When supernatural forces threaten Kylee, Brett realizes that he’s in danger of losing her. Kylee and Brett will have to come together with their circle of friends to defeat a ghostly, entity that can turn any man into a killer.

Fans of steamy sex scenes, suspense and the paranormal will enjoy this story of evil infiltrating a summer beach town.

Goodreads Giveaway

Goodreads Giveaway

Unlocking Her Heart_cover_final 200-300Unlocking Her Heart

Karen L. Abrahamson

Read how it all began free on Goodreads until Febraury 29, 2016.

When Kylee Jensen left Africa she left behind her fiancée and brought with her a badly broken heart. To heal, she seeks out her best friend in the idyllic lakeside town of Peachland where she meets bad boy vintner Brett Main. Kylee knows her barely mended heart can’t take a man like Brett, but meeting Kylee might just be the incentive Brett needs to change his ways. When a mysterious death disturbs the peace that Kylee sought, and she finds a puzzling bracelet that refused to be removed from her wrist, only Brett’s help can keep Kylee from being next on the killer’s hit list.

Karen L. Abrahamson creates a cast of wonderful characters in this, the first book of the Bracelet contemporary romance series. The book will take readers to the sun-soaked Okanagan Valley where orchards and vineyards cover the hills and sometimes magic raises its head, like the ancient Okanagan lake monster.

ENTER GIVEAWAY

NEW RELEASE: Book 2 in the Unlocking Series

NEW RELEASE: Book 2 in the Unlocking Series

Unlocking Her History – Karen L. Abrahamson

Book 2 of the Unlocking Series

As a runaway teen Chloe Main ended up on the seamier side of the street but escaped through the help of kindly New Age friends. Years later she has put her life together—almost. She still doesn’t trust men and still doesn’t trust herself around them, but she uses her New Age practices to center herself. When a robbery threatens the livelihood of Chloe and her friends, solving the case means she has to deal with hunky realist Detective Jas Stone who seems determined to be more to her than the investigator of the case. But the threat of more robberies might mask someone’s darker motive—one that hinges on the mysterious silver bracelet Chloe now wears. It may take more than Jas Stone to protect her from them.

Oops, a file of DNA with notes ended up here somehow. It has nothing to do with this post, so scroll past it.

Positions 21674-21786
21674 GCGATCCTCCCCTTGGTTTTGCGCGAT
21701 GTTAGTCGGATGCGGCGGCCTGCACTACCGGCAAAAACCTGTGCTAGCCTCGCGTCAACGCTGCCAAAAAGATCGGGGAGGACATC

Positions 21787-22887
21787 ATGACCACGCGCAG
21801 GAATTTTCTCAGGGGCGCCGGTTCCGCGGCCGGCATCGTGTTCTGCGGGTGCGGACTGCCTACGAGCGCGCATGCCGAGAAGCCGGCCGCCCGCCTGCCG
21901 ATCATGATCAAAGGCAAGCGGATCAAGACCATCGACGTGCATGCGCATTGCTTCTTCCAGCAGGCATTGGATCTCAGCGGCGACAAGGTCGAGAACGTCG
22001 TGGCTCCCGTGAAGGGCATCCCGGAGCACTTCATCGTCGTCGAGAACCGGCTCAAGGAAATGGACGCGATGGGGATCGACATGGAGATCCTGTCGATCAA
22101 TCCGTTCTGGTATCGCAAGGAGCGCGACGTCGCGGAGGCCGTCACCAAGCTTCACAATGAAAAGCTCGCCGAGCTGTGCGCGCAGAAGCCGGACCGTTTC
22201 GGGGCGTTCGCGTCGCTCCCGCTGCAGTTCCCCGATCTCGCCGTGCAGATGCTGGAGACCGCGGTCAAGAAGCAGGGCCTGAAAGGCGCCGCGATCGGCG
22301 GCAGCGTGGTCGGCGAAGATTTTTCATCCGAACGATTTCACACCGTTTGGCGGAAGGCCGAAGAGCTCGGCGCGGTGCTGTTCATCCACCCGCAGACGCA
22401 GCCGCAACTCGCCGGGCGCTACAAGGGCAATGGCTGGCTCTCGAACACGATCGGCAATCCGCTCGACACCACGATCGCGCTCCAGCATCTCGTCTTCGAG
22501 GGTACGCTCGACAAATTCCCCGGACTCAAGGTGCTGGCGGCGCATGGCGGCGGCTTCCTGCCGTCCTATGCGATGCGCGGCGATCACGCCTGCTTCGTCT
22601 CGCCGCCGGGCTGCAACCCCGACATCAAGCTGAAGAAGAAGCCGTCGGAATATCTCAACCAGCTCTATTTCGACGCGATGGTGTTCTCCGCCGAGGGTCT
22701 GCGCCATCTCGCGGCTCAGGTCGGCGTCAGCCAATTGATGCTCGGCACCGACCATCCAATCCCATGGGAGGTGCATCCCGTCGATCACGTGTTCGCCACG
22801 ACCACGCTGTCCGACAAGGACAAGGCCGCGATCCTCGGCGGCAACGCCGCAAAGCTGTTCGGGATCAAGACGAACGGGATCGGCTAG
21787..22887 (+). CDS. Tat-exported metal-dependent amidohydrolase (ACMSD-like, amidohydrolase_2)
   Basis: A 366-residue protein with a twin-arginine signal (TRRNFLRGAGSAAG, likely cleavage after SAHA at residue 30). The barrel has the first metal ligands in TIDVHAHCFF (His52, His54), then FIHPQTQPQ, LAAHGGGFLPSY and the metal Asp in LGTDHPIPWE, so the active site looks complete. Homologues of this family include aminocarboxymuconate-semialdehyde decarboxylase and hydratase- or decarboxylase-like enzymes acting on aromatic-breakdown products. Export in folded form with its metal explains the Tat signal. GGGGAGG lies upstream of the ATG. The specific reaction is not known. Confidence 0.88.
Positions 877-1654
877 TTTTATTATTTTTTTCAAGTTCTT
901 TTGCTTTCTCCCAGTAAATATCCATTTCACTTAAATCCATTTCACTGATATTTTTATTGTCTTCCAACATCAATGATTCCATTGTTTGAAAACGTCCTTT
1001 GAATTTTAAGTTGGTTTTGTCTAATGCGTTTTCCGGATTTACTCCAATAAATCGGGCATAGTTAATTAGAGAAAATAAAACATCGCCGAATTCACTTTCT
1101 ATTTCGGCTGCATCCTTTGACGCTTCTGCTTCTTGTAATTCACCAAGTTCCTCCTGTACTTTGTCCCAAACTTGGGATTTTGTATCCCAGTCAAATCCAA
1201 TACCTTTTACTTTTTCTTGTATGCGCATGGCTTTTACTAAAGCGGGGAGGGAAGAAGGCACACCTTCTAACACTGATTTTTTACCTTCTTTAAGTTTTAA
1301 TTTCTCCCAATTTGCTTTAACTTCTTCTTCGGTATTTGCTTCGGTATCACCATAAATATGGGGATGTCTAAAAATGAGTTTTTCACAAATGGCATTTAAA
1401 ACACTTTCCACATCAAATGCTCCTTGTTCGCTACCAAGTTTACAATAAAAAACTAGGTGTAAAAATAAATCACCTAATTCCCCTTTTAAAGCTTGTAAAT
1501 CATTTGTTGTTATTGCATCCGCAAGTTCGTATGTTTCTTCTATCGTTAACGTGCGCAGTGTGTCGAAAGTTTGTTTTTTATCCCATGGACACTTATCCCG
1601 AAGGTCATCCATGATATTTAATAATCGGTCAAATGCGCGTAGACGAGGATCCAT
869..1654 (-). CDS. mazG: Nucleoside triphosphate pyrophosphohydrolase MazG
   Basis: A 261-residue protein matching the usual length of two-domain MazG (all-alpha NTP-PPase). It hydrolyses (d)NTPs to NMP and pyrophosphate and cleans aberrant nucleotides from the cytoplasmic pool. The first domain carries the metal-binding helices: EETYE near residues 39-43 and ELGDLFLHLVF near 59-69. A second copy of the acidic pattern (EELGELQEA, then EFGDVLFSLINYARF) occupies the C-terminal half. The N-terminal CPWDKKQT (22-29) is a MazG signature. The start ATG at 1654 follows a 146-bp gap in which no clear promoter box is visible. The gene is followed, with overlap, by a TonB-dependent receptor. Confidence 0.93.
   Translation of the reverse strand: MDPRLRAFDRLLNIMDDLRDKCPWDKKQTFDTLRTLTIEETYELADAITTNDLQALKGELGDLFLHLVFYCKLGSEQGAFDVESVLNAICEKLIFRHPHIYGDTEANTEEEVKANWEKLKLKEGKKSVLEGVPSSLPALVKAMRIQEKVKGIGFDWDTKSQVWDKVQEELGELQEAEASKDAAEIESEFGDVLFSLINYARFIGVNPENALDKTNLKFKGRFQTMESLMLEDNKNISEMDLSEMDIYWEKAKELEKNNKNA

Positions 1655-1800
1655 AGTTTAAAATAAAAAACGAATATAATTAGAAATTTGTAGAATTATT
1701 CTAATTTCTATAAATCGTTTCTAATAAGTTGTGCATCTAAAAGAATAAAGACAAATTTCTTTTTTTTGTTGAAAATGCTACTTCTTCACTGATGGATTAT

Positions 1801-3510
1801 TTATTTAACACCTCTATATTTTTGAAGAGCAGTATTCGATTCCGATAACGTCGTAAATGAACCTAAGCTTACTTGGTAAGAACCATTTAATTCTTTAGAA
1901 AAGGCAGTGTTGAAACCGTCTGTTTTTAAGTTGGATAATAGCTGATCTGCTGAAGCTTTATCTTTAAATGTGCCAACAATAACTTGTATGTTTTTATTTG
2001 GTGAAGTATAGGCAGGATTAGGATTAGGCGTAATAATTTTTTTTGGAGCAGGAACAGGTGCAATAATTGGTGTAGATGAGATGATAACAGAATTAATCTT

Karen L. Abrahamson returns readers to the magical, sun-filled Okanagan Valley, where ley lines give power to healing stones, and friendship and love are always the heart of living well.

Available as an e-book at: 
Two New Releases

Two New Releases

Two new releases came out in December. One is the short fantasy story of the first case of Vallon Drake, the heroine of Afterburn and the American Geological Survey series. The story is called All She Can Be.

The second new release is the first in a contemporary romance series with  touches of magic and suspense. The novel, Unlocking Her Heart leads off a series of books in what will be the Unlocking Saga.

All She Can Be

Karen L. Abrahamson

When someone moves the Canada/US border along the flooding Red River, the American Geological Survey assigns freshman agent Vallon Drake to find the culprit and repair the damage. If she doesn’t it could destroy the peace between the two nations.

But solving a crime in the shadow world of the AGS is never straightforward, especially when assigning blame can have serious career repercussions.

Karen L. Abrahamson once again transports us to the change-ridden world of the AGS, but this time she takes us back in time to Vallon Drake’s first dirty little case.

Available on:

Unlocking Her Heart (The Unlocking Series, Book 1)

Karen L. Abrahamson writing as Karen L. McKee

When Kylee Jensen left Africa she left behind her fiancée and brought with her a badly broken heart. To heal, she seeks out her best friend in the idyllic lakeside town of Peachland where she meets bad boy vintner Brett Main. Kylee knows her barely mended heart can’t take a man like Brett, but meeting Kylee might just be the incentive Brett needs to change his ways. When a mysterious death disturbs the peace that Kylee sought, and she finds a puzzling bracelet that refused to be removed from her wrist, only Brett’s help can keep Kylee from being next on the killer’s hit list.

Karen L. Abrahamson creates a cast of wonderful characters in this, the first book of the Bracelet contemporary romance series. The book will take readers to the sun-soaked Okanagan Valley where orchards and vineyards cover the hills and sometimes magic raises its head, like the ancient Okanagan lake monster.